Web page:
XB-ART-58310Bull Tokyo Dent Coll September 8, 2021; 62 (3): 171-180.
Characteristic Distribution of Hematopoietic Cells in Bone Marrow of Xenopus Laevis.
Bone marrow is the principal site of hematopoiesis in mammals. Amphibians were the first phylogenetic group in vertebrates to acquire bone marrow, but the distribution of hematopoietic cells in the bone marrow of the primitive frog, Xenopus laevis (X. laevis) has not been well documented. The purpose of this study was to perform a histological investigation of the distribution of hematopoietic cells in femoral bone marrow at various stages of development in X. laevis. Hematopoietic cells showed preferential distribution on the endosteal surface of cortical bone throughout all stages of development, from tadpole to aged frog. In mature frogs, hematopoietic cells appeared at the boundary between the epiphysis and the bone marrow. The distribution of hematopoietic cells around the blood vessels was limited to a small number of vessels in the bone marrow. Abundant adipose tissue was observed in the bone marrow cavity from the tadpole stage to the mature frog stage. Hematopoietic cells showed preferential distribution in a belt-like fashion on the surface of newly-formed bones in a bone regeneration model in the diaphysis of X. laevis. These results indicate that the distribution of hematopoietic cells in bone marrow in X. laevis differs from that in mammals, and that the bone marrow of X. laevis constitutes a useful model for exploring the mechanism underlying the phylogenetic differentiation of bone marrow hematopoiesis.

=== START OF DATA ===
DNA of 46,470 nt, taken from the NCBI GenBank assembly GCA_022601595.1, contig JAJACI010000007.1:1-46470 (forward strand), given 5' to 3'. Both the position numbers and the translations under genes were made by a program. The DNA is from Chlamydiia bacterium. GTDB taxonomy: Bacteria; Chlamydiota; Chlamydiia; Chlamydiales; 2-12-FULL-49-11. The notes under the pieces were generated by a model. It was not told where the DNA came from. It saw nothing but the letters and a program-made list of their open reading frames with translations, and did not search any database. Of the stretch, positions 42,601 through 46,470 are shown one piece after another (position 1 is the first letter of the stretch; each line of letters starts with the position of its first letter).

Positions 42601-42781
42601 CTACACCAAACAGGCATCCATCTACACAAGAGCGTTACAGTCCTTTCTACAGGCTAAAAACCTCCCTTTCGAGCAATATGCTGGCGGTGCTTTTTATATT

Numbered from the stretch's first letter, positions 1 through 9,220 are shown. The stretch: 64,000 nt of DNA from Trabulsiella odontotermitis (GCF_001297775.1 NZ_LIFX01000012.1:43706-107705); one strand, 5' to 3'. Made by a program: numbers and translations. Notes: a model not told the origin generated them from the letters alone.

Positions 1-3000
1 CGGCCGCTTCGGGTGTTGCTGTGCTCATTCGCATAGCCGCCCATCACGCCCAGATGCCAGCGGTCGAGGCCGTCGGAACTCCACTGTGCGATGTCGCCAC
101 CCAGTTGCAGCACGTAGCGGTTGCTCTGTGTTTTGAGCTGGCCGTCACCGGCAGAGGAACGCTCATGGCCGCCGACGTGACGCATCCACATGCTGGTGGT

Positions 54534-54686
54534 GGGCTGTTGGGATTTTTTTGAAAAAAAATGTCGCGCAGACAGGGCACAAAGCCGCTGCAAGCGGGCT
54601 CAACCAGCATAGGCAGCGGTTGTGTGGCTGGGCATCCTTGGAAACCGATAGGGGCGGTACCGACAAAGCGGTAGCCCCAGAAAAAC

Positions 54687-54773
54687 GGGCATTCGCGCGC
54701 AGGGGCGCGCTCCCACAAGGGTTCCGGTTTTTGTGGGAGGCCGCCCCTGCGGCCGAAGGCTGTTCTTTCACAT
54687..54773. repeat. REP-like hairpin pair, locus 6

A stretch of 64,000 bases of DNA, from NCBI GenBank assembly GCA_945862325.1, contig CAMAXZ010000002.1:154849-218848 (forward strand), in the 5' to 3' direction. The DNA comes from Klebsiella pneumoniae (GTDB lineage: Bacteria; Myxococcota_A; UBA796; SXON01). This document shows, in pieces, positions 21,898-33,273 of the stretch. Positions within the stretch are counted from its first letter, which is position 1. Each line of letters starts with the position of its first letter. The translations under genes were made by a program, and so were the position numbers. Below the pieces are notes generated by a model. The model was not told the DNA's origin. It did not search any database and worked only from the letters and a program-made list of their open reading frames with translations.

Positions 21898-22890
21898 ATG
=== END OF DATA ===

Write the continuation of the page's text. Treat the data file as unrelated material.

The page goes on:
PubMed ID: 34393144
Article link: Bull Tokyo Dent Coll
Species referenced: Xenopus laevis
GO keywords: hemopoiesis